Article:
Detective Ennis is mesmerized by three dead bodies, each one as young as the season. They were young, he thinks. “What… in the fuck happened…”

“Our job to establish?” Detective Dunamis says from behind him slowly moving forward, giving in to the sight, not as dismayed. “I was told the fire didn’t spread too far, though, that young lady seemed to absorb the worst?” Dunamis is pointing his chin towards one of the girls, whom was murdered, the one nearest to the front door, adjacent to the living room. “Shit…” The entire body, violently burnt, “scorched flesh… that smell ain’t natural… you think this girl was burned intentionally?”

Ennis sees the cellphone seared into her hands. “Maybe she didn’t notice the fire; seems like a lot of people aren’t noticing the flames of hell, burning around them, everywhere in this country…they could even phone for help, if they’d,” Together, the detectives shift their attention to Kōdeia’s body covered up, due to the severity and location of the gunshots, “if they’d only look away for a moment…”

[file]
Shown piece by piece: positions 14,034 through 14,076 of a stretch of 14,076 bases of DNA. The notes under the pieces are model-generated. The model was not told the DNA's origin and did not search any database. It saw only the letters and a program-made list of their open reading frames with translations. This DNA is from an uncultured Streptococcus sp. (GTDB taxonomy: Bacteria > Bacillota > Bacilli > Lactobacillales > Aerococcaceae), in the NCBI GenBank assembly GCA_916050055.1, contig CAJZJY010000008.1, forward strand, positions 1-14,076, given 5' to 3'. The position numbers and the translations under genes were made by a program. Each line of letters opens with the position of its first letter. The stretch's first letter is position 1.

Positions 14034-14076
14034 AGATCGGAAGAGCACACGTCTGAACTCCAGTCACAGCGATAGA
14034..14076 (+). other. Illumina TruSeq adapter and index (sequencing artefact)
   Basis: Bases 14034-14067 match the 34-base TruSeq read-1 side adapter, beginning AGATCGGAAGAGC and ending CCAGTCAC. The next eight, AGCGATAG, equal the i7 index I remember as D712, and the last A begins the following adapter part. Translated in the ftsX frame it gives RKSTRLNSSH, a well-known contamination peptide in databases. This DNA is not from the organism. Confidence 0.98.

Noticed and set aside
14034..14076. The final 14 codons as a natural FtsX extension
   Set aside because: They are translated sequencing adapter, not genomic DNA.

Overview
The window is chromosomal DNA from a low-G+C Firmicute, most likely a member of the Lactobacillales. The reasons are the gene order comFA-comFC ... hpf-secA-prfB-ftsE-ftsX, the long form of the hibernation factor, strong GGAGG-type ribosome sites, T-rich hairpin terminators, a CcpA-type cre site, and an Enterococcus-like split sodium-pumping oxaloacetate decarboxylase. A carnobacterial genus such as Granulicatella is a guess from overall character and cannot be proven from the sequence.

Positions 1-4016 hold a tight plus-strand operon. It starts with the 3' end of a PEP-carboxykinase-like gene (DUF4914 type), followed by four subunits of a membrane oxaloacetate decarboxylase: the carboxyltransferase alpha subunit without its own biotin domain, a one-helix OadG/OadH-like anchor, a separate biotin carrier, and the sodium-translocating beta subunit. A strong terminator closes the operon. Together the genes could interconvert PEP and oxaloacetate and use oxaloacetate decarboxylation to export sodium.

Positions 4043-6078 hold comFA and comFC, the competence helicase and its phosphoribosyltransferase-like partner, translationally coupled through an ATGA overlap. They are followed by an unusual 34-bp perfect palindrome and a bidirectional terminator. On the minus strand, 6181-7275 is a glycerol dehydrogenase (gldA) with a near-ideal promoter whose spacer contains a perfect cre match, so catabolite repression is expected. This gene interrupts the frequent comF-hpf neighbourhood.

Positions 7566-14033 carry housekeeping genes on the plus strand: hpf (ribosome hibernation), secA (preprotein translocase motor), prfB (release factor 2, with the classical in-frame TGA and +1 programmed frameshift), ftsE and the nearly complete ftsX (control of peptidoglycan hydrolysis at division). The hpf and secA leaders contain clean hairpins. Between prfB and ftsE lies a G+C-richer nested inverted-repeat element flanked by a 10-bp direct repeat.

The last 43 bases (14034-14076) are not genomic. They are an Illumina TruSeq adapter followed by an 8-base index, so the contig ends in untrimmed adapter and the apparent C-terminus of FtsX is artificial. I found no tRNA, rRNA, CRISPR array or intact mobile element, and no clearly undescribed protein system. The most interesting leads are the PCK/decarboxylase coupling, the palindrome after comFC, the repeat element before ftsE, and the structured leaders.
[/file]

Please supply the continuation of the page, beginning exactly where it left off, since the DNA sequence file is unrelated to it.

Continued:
Detective Dunamis leans forward at the damaged fireproof safe seeing weed, magic mushrooms, and a variety of designer drugs. “So. The buyer shoots the dealer and these two ladies, and then, bolts without taking anything?”

“He might have taken the products he was interested in, leaving everything else to burn,” Detective Ennis takes out his E-cig. “Let’s head to the office.”

The two detectives are leaving the crime scene, suddenly the distract attorney appears. “I’d call you gentlemen, but ain’t nothing gentle about you two. At least there better not be this fuckin’ round,” what signaled as a joke now is imploring gravitas, “this will not be a year of trendsetting. Dunamis. Ennis. I’m obtaining search warrants from the N.S.A. for you. You’re going to check this pusher’s phone messages. And the ladies, and just about everyone within a fucking thirty mile radius. Don’t stop with phones. AirTome accounts. Debit card transactions.”

Ennis feels unwilling to protest, he feels it might be the best route for progress. “Alright. It’s not our usual M.O. but,”

“But you’ll make it your M.O., no?” The D.A. criticizes the street, and then shudders as if a hidden chill sidled up his spine, exclusively. “I don’t want any goddamn middle school pests getting inspired by this. I don’t care if you have to hire hackers, find this fucking killer.”

“So it’s definitive?” Dunamis asks astutely. “Homicide?”